Junkyard Gem: 2004 Saab 9-5 Arc Wagon

As I work on my project of documenting automotive history via the machinery I find in car graveyards around the country, blank spots in the junkyard record keep showing themselves. I’ve remedied the lack of discarded BMW 3- and 5-Series cars in recent months, through the E46 and E39 respectively, and now I’m trying to move past the 900 in the Saab timeline. We’ve got the 9000 covered, and now it’s the turn of the 9-3 and 9-5. Here’s an ’04 9-5 Arc Wagon, found in a Denver yard recently (I shot a 9-3 on the same trip and you’ll see it in the near future).

General Motors took over Saab in 2000, after more than a decade of 50% ownership, and so the 9-5 (or 9⁵ if you prefer) had plenty of Opel/Holden/Vauxhall DNA in its cells. Its closest American-market relative (other than the 9-3) was the Saturn L-Series.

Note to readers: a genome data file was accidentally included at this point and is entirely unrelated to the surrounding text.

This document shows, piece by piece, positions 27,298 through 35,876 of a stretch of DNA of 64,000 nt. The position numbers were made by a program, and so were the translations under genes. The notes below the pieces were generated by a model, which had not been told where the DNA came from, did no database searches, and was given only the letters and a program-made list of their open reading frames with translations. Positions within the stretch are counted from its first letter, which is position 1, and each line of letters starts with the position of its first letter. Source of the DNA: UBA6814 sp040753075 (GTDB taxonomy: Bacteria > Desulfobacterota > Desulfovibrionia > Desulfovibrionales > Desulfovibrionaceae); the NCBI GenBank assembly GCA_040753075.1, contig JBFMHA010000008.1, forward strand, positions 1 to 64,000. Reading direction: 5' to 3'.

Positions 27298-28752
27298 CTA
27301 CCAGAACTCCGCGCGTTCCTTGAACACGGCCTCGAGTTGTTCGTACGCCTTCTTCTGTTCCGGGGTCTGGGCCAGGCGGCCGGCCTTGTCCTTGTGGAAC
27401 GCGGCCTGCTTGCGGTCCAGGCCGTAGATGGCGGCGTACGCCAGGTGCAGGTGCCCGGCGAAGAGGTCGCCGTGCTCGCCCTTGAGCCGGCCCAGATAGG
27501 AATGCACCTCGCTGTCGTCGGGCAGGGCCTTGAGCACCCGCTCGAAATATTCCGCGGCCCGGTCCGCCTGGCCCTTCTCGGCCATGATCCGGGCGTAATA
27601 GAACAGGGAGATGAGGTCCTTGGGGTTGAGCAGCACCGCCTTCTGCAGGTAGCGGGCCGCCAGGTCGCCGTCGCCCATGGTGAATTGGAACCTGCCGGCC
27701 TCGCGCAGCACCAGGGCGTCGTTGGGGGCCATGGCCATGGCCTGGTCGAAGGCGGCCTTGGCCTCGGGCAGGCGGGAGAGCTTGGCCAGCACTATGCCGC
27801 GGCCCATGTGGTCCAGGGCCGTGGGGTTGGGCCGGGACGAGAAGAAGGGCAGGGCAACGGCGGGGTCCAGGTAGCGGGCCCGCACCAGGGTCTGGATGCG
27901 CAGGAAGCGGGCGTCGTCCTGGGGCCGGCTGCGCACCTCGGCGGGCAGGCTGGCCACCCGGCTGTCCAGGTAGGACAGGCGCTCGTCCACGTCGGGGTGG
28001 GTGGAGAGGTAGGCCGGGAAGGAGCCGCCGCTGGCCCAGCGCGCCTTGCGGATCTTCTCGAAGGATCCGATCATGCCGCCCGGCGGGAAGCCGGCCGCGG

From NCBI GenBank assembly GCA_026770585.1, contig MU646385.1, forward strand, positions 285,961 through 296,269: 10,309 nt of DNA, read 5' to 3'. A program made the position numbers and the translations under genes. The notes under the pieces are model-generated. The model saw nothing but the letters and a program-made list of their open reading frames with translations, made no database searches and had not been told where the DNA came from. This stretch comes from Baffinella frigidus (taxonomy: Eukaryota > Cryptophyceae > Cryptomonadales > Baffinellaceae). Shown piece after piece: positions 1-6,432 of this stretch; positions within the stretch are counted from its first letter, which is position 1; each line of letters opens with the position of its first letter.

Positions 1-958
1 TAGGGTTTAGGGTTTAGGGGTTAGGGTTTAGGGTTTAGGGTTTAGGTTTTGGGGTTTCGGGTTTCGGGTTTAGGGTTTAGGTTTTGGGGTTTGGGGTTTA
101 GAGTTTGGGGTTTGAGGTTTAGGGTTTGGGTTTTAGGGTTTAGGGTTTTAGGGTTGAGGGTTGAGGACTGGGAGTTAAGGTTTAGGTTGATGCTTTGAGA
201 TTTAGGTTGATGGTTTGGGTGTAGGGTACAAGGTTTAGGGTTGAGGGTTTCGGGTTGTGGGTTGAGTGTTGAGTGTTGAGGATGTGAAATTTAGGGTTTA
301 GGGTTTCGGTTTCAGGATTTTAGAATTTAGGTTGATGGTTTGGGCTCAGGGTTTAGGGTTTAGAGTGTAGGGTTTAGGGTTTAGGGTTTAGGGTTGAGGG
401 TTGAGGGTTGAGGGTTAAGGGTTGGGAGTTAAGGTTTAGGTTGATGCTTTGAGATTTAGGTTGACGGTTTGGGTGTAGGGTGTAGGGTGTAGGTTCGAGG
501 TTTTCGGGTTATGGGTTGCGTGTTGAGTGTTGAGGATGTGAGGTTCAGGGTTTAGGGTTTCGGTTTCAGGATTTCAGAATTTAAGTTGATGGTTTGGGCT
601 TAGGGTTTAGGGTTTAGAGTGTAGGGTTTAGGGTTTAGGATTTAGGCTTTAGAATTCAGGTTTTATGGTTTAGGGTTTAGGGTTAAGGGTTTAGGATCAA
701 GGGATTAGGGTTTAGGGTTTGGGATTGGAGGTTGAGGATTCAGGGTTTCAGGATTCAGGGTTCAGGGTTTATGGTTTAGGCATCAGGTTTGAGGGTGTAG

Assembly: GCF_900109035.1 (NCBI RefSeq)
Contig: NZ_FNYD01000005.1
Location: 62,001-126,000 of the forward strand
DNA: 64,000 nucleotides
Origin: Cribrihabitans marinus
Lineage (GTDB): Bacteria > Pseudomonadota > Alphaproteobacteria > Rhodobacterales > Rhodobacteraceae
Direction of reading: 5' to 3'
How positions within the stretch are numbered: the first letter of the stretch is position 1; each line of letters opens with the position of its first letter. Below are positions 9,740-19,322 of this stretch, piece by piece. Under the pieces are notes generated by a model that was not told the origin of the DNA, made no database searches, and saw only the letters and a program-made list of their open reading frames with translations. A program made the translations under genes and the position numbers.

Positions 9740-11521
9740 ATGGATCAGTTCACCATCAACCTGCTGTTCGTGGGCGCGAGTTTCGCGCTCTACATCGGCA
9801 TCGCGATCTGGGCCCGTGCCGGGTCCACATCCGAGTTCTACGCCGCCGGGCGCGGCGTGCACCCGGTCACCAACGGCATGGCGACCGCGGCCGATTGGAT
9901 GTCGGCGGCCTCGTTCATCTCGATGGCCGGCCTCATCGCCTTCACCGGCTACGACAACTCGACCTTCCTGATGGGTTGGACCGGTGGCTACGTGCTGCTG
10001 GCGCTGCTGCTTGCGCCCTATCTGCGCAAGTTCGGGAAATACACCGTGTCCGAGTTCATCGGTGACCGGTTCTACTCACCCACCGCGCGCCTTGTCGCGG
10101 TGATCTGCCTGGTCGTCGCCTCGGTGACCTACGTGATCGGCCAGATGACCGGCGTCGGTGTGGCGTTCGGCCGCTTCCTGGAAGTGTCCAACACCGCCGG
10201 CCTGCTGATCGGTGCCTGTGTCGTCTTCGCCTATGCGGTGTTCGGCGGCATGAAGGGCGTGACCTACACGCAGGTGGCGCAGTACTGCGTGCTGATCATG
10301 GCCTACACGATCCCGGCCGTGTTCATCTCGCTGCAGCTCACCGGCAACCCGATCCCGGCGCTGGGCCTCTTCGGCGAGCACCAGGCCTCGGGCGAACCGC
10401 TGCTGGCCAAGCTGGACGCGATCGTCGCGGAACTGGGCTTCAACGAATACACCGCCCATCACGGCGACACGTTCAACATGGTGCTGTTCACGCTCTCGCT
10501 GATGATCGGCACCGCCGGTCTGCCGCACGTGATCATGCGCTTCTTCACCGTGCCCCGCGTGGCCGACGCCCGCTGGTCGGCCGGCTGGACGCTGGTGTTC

However, you couldn’t get a Saturn with a proper Saab engine under the hood, and by “proper” we mean one descended from the original Triumph Slant-4. This 2.3T turbocharged version sent 220 horsepower to the front wheels, making this a nicely quick wagon.

It appears that this car endured some lean times as it approached the end of its road, with the kind of leaky-side-glass repair you do only when you know you’re a car’s final owner.

You could get the 9-5 Wagon as the Linear, Arc, or Aero models in 2004. The Aero was the factory-hot-rod version, while the Arc was more about luxury. The leather seats in this Arc still look pretty good.

Even though this car’s ancestry is more German than Swedish, it has the traditional Saab console-mounted ignition switch. When it came time for The General to sell Subaru Imprezas with Saab badging, however, the ignition switches stayed in the non-Saab locations. At least the Saab-badged Chevy Trailblazer had the switch in the Trollhätten-approved location.

It doesn’t look as quirky as the early Saabs, which were born from Flying Barrels, but it stood up well against the competing cars offered to America’s ever-shrinking pool of station wagon shoppers.

Built in Sweden by Swedes!

Would this have happened with an Audi wagon?

Source: AutoBlog.com